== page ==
Guided bus tour through the Clem7 tunnel from Ipswich Road to ICB.
Guided bus tour through the Clem7 tunnel from Ipswich Road to ICB.

Tunnel navigation tech to end travel confusion

NEW navigation technology is being rolled out in Brisbane tunnels so that confused motorists don't get lost when their GPS unexpectedly drops out.

The Courier-Mail can reveal more than 930 road navigation beacons are being installed in the city's three biggest tunnels, to replace GPS signals when they hit a black spot.

The beacons are currently being tested in the AirportlinkM7 and Clem7 tunnels, with the technology to soon be installed in Legacy Way in the coming weeks.

The technology, which is an Australian first, will help ensure motorists don't miss their exit or force them to re-enter the tunnel to go back the other way when their GPS loses its signal.

The technology is already being tested in the Clem7 tunnel.
The technology is already being tested in the Clem7 tunnel.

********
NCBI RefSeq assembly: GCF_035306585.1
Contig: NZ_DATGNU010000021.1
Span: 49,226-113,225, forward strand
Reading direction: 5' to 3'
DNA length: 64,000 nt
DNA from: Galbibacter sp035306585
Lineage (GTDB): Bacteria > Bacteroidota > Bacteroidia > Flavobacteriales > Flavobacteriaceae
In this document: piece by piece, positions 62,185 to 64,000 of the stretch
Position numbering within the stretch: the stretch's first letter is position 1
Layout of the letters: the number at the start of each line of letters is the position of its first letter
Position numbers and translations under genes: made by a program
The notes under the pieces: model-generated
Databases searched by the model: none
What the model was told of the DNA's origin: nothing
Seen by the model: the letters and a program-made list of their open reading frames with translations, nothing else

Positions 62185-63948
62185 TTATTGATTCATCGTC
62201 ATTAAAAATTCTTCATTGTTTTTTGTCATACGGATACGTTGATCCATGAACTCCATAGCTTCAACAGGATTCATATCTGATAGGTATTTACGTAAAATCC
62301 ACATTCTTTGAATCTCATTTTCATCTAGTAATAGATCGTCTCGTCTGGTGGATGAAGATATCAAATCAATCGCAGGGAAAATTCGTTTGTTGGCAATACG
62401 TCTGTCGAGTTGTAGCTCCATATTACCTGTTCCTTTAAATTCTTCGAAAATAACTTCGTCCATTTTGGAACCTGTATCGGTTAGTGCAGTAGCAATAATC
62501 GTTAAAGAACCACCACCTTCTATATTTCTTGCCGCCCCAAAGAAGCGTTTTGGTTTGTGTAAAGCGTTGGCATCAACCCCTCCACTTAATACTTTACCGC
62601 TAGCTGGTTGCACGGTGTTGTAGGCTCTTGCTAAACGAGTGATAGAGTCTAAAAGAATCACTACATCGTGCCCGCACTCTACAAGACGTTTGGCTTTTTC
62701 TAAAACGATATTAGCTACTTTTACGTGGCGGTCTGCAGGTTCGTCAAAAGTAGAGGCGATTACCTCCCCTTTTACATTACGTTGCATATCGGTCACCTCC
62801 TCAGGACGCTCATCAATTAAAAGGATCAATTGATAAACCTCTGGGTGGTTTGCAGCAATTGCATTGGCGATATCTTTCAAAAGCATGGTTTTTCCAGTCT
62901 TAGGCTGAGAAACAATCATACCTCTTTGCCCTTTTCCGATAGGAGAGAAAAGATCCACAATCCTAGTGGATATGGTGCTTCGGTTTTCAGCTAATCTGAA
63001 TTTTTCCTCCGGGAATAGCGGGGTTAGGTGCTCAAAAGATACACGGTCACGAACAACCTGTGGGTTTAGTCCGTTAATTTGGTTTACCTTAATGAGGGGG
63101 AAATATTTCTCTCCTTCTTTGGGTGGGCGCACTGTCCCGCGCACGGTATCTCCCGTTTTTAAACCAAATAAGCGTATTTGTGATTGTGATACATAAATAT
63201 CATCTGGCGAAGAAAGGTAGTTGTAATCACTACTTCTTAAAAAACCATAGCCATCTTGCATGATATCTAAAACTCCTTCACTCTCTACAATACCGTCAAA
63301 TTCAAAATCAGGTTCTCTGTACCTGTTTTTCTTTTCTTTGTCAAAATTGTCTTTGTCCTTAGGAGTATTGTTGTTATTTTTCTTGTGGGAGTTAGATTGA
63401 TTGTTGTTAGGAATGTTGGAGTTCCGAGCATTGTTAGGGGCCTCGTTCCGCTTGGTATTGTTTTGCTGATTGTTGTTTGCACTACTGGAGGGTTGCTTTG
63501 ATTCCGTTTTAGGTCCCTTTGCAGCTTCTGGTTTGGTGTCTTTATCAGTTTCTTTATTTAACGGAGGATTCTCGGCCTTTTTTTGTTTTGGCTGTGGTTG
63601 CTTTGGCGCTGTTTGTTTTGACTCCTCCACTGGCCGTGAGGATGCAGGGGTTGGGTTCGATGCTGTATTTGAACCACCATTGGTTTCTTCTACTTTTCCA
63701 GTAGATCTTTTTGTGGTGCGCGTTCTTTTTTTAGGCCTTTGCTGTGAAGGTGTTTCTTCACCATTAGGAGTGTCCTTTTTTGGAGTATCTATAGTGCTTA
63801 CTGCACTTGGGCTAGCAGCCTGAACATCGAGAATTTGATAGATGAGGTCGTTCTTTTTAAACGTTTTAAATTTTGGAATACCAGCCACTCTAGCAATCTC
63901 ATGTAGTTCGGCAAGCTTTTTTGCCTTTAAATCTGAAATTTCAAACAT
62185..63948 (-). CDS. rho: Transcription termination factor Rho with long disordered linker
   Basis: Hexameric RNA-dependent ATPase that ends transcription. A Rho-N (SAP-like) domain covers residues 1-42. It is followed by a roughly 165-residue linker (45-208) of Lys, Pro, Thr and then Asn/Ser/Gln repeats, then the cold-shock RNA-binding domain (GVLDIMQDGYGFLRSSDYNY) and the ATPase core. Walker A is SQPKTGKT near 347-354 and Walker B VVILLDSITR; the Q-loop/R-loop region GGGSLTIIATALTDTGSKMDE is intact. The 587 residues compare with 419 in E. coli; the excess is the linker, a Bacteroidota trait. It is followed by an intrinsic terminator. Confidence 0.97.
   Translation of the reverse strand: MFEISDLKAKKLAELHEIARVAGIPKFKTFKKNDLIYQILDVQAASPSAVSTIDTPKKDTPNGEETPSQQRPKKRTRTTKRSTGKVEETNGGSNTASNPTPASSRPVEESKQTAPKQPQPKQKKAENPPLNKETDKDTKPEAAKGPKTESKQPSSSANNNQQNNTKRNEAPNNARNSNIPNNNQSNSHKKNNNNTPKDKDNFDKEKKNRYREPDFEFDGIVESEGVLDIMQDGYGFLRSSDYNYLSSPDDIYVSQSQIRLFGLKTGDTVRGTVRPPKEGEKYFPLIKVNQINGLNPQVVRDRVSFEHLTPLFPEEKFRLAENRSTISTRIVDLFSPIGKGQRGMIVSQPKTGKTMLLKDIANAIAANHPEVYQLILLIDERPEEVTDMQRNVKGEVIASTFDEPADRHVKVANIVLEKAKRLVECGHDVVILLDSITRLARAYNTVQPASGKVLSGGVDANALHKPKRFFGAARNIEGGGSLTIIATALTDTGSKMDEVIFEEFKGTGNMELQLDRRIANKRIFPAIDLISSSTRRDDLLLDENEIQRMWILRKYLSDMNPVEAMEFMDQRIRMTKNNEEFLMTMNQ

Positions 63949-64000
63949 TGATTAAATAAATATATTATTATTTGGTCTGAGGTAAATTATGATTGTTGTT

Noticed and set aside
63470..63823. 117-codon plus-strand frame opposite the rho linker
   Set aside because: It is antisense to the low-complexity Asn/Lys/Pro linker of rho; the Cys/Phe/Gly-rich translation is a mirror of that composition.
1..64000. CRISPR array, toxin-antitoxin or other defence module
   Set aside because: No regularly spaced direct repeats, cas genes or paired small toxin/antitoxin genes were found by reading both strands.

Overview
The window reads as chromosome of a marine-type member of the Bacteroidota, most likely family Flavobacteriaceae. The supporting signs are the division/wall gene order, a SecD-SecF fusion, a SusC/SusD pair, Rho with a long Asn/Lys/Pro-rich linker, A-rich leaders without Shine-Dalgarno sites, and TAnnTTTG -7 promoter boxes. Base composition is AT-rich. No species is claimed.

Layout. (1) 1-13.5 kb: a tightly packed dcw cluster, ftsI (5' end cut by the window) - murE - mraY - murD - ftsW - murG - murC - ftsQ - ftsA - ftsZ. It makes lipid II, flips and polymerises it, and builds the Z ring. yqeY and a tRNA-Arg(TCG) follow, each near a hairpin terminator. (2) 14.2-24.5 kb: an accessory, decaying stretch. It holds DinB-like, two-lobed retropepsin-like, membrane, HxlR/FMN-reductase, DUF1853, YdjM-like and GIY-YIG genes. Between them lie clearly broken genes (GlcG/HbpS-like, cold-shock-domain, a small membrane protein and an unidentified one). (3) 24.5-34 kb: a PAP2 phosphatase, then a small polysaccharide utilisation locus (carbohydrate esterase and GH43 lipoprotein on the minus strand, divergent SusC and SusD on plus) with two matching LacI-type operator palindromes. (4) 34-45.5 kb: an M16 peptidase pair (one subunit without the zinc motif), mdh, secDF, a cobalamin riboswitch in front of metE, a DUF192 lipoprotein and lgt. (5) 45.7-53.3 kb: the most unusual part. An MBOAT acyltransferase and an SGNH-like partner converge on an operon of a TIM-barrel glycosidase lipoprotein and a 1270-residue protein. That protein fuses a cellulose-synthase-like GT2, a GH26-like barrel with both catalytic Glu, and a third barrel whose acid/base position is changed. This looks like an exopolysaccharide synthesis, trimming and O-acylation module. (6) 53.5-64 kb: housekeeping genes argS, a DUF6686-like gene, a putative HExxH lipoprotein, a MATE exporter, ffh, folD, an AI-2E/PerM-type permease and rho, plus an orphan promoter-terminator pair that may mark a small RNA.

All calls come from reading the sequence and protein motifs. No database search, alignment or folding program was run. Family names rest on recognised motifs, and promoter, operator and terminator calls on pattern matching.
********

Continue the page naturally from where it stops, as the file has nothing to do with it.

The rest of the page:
Transurban Queensland's head of technology Luke Abercrombie said the move was about improving the on-road experience for Linkt customers when they travelled through the tunnels.

"We know it can be frustrating for our customers when their navigation drops out and they miss their exit, so these beacons will make a big difference in helping our motorists get to where they want to go, quickly and safely," he said.

"We're proud that Brisbane is leading the way in terms of technology innovations.

"Not only is this technology an Australian-first, it's also one of the largest installation of road navigation beacons anywhere in the world."

It is understood GPS dropouts have been a key gripe from motorists using the tunnels, which can reach 60 metres underground.

Transurban Queensland is working with Waze to install the beacons.

Head of the Waze Beacons Program Gil Disatnik said the beacons were free to use through any navigation app.

Motorists will need to turn on Bluetooth on their device to access the navigation technology. The beacons work by emitting a Bluetooth signal which is picked up by devices, such as mobile phones or tablets, using their navigation apps. A number of workers rely on GPS to get around the city, including taxi, ride share and delivery drivers.



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